Halloween Safety Tips for Pets

By: Alex Betzen, DVM

TVMA Member
Houston, TX.

Published October 2015

Halloween is right around the corner! While you’re finishing up the decorating, costumes and preparations for all the trick-or-treaters, let’s spend a few minutes discussing how to make Halloween safe and happy for your pets.

Beware of Certain Foods

While all forms of chocolate can be a cause for concern, baking and dark chocolates are especially dangerous. Dogs cannot metabolize the caffeine and caffeine-associated compounds in the chocolate, leading to its effects on their cardiovascular and neurologic systems. The high fat content in chocolate can cause inflammation of the pancreas, leading to vomiting and diarrhea. It is important to remember that artificial sweeteners, such as xylitol, are also dangerous to dogs. Xylitol causes the release of insurance, resulting in dangerously low blood sugar. Low blood sugar can cause seizures and is life-threatening. Be careful with sugar-free gum and other artificially sweetened treats. Also, there is no antidote for xylitol poisoning, which means it can be fatal.

Halloween Decorations

Some Halloween decorations can mimic mouthwatering morsels your dog or cat may want to ingest. Decorative corn, pumpkins, seasonal flowers and other decorations aren’t always directly toxic but can cause an upset stomach and act as foreign bodies that can block the intestine and need to be surgically removed. Pumpkins with candles can be easily knocked over by pets. Use caution when leaving pets unattended by open flames. In addition, candles are also toxic.

Many of us like to place some decorative lighting in the house to create a festive mood, but Feisty Fido may want to take a nibble on the cords. Electrical burns in the mouth are painful and can require placing a feeding tube. Glow-sticks are very popular during this time of the year as well. While the liquids in glow-sticks are rarely toxic, they do taste bad. Greedy the German Shepherd could drool and feel sick for several hours if she ingests the liquid.

Canine costumes and feline formal wear are growing in popularity. Dachshunds in hotdog buns, bumblebee bulldogs and clown cats are all excellent ideas; however, not all dogs and cats enjoy being dressed up. Unnecessary stress can happen, despite our best intentions, so have a trial run with your pet’s costume. If Piggy the Pug doesn’t want to be dressed as a pirate, you may need to find other ways to celebrate. If your dog does enjoy wearing a costume, make sure there are not any small pieces, dangling items, sharp points or constricting areas. Most veterinarians have seen animals in constricting materials that have caused severe injuries. Costumes can cause foreign bodies that may require surgical removal too. Given the warm weather, be aware that pets in costumes may overheat when going to parties or making the trick-or-treat rounds with you.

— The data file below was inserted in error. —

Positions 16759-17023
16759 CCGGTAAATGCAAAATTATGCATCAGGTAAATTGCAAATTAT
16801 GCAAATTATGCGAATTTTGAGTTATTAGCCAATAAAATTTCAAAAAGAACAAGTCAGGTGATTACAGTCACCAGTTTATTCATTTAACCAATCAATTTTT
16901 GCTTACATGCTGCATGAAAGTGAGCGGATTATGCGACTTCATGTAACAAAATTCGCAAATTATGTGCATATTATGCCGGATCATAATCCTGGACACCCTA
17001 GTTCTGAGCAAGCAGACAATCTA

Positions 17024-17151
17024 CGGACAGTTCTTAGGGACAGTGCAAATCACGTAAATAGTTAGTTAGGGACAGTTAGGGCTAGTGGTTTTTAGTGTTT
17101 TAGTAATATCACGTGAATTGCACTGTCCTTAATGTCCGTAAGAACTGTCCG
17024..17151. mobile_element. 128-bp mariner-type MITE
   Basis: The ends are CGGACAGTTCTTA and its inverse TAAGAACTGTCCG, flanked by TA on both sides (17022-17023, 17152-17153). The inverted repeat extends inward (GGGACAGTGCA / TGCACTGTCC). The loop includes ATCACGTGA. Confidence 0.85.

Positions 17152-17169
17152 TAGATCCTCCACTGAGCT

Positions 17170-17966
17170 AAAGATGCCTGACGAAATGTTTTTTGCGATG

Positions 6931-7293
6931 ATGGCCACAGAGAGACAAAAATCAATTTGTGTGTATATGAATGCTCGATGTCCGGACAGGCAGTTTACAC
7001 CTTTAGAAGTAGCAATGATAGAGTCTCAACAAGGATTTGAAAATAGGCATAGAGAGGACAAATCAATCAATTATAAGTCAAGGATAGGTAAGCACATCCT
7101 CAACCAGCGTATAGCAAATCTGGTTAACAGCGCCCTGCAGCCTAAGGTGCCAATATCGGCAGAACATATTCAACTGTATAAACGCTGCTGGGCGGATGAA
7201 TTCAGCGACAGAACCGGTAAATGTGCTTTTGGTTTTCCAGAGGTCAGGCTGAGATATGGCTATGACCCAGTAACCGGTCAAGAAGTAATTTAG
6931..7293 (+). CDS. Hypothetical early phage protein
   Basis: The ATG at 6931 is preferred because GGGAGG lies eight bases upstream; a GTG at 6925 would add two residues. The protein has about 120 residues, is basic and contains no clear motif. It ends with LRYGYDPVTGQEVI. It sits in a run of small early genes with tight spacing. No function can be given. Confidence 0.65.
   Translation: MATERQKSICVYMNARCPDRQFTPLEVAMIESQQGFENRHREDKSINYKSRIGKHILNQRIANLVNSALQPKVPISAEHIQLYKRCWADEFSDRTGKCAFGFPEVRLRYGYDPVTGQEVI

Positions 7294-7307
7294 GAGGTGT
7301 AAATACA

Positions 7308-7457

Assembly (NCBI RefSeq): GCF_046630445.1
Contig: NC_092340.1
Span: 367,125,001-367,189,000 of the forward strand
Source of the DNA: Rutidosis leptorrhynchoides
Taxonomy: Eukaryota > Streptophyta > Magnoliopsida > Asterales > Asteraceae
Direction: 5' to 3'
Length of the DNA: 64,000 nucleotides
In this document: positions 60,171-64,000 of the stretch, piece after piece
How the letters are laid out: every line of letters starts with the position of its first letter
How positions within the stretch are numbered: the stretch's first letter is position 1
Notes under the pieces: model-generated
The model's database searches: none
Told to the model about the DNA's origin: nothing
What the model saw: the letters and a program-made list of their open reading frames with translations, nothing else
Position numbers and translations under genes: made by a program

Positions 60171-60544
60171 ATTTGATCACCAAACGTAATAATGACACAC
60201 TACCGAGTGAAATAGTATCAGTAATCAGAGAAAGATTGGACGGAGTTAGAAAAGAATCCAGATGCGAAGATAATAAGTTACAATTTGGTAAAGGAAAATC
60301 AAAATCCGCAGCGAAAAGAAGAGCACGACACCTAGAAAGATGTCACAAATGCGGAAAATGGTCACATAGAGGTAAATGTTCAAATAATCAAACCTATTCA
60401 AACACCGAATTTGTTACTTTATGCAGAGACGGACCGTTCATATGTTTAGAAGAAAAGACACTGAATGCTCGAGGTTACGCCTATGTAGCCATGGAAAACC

Strangers May Scare Pets

One of my favorite parts of Halloween is getting to see all the different costumes and the excitement from the trick-or-treaters! Children love to show off their new costumes. Too many strangers in a short period of time can be stressful to some animals, and even the best-trained and sweetest dogs can be scared by strangers in costumes. Your dog or cat may even act aggressively. During busiest hours, Frankie the feline may need to be in a separate room, even if he is normally social. This is especially true if you have a shy or cautious animal.

Animals Can Be Escape Artists

Make sure Dodgy the dog doesn’t dart out the door when you open it! Keeping IDs (collars, tags and microchips) on your animals can help return them safely should they escape. Outdoor-only animals may need to be placed inside during times when children are trick-or-treating. In addition, outdoor pets could startle children, and they could injure themselves or the children in the process. Outdoor cats, especially black ones, have unfortunately been involved in cruelty-related incidents on or around Halloween. Minimize the risk by keeping them inside for several days before and after the haunted holiday.

While Halloween is one of my favorite holidays of the year, there are several important factors to consider for our pets. Decorations and treats are often toxic, costumes and strangers can be scary, and costumes can be constricting and may cause overheating. Keeping these things in mind can help you and your pet have a Happy Halloween!

Alex Betzen, DVM, is a graduate of Kansas State University College of Veterinary Medicine, who practices at Westbury Animal Hospital in Houston, Texas.

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